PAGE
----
A mother of three visually impaired children feels those with disabilities have been "forgotten" by the Government.
Tracey Percy, whose sons Lee (10), Alex (14) and Jordan (15) suffer from a rare eye disorder, said the whole experience has been "extremely stressful" for her family as they prepare to return to school.
Ms Percy is worried about what impact the 'new normal' will have on their education.
Two of her sons are cane users and rely on touching surfaces to navigate their way around, which she fears may be problematic and make them more susceptible to contracting Covid-19.
Ms Percy told the Herald she believes her children have already fallen behind "by the guts of a year".
While she said the schools in general have been helpful and supportive, she feels the Government hasn't done enough to alleviate the pressure on parents of children with disabilities.
"My boys were always so active in mainstream schools, but for the first time they're now really feeling their disability," she said.
"I think the schools have done their best given the situation they were put in, but the stress that was put on parents and the children has been huge.
"Now there is an additional stress, they're going back into a school where everything has changed, and it will be stressful for them to access and walk around the building safely.
"My eldest lad has been in his school for four years and now he's getting an email about eating lunch in the hallway."
She said nobody has confirmed to her that they are going to get a full-time Special Needs Assistant to help them get around.
"While I think the Government gave clear guidance about reopening, I think they forgot about children with disabilities who need that extra bit of help.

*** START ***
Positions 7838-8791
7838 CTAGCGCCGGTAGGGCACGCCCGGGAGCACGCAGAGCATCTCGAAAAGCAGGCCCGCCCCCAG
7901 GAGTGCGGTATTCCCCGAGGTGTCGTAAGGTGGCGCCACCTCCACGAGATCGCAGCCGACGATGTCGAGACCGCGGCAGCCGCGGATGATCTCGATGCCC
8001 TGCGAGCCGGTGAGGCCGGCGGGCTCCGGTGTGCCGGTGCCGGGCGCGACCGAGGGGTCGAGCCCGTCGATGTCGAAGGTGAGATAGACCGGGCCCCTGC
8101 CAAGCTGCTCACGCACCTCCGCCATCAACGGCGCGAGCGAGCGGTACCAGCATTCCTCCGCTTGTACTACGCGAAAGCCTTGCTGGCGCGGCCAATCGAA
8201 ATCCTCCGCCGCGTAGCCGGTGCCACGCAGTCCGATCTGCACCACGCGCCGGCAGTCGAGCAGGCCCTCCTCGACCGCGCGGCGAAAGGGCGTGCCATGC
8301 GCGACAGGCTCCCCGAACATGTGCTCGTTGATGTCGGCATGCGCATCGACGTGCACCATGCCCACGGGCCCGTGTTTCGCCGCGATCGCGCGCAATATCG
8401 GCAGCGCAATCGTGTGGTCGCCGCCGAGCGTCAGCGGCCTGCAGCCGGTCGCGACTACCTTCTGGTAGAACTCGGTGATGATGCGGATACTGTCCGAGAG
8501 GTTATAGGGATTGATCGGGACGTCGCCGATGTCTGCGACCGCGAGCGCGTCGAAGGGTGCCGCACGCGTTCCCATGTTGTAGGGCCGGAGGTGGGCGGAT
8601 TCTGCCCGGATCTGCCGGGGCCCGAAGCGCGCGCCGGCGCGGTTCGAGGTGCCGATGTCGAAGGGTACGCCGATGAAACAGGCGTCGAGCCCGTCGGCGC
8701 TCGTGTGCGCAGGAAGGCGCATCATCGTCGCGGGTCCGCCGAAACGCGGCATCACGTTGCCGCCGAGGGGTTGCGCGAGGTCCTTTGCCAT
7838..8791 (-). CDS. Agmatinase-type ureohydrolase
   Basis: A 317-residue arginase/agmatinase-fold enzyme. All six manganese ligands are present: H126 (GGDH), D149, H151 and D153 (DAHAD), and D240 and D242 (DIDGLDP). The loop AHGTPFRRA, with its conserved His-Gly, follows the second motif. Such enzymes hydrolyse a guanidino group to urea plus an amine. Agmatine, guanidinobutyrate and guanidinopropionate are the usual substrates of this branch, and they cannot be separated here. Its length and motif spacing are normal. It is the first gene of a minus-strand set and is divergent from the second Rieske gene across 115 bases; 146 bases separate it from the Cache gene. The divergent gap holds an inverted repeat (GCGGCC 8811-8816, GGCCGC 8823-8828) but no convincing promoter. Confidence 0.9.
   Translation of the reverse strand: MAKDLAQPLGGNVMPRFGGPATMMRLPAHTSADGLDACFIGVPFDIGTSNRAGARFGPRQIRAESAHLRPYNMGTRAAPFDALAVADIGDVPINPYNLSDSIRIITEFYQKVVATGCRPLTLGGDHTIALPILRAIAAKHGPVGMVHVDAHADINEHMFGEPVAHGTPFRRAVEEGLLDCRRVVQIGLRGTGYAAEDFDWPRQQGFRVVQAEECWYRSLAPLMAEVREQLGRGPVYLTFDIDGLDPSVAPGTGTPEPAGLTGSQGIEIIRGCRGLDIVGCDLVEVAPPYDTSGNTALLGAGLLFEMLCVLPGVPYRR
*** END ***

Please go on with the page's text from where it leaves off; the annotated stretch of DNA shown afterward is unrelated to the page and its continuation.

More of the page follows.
"How is a child that is visually impaired going to find hand sanitiser without touching the walls? Is there going to be someone there sanitising the walls after they've touched them?"
Ms Percy's youngest son has dyslexia, while her middle son is on the autism spectrum.
She found home- schooling difficult and fears she may eventually have to return to that if her children can't adapt to the new normal.
"I'm not a professional and it wasn't possible to get resource teaching support during lockdown, so I do absolutely think their education has been negatively affected."
Kevin Kelly, head of policy and advocacy with the National Council for the Blind of Ireland (NCBI), said some parents couldn't access their child's assistive technology during lockdown as they couldn't be removed from schools due to "insurance reasons".
"The return to school was always a stressful period for any parent, but for the parents of vision-impaired children, with the lengthy period out of school, this year is exceptionally hard," he said.
"Unfortunately there is no clear guidance or instruction from the Department of Education on how the return to school is going to work in practice for vision-impaired children."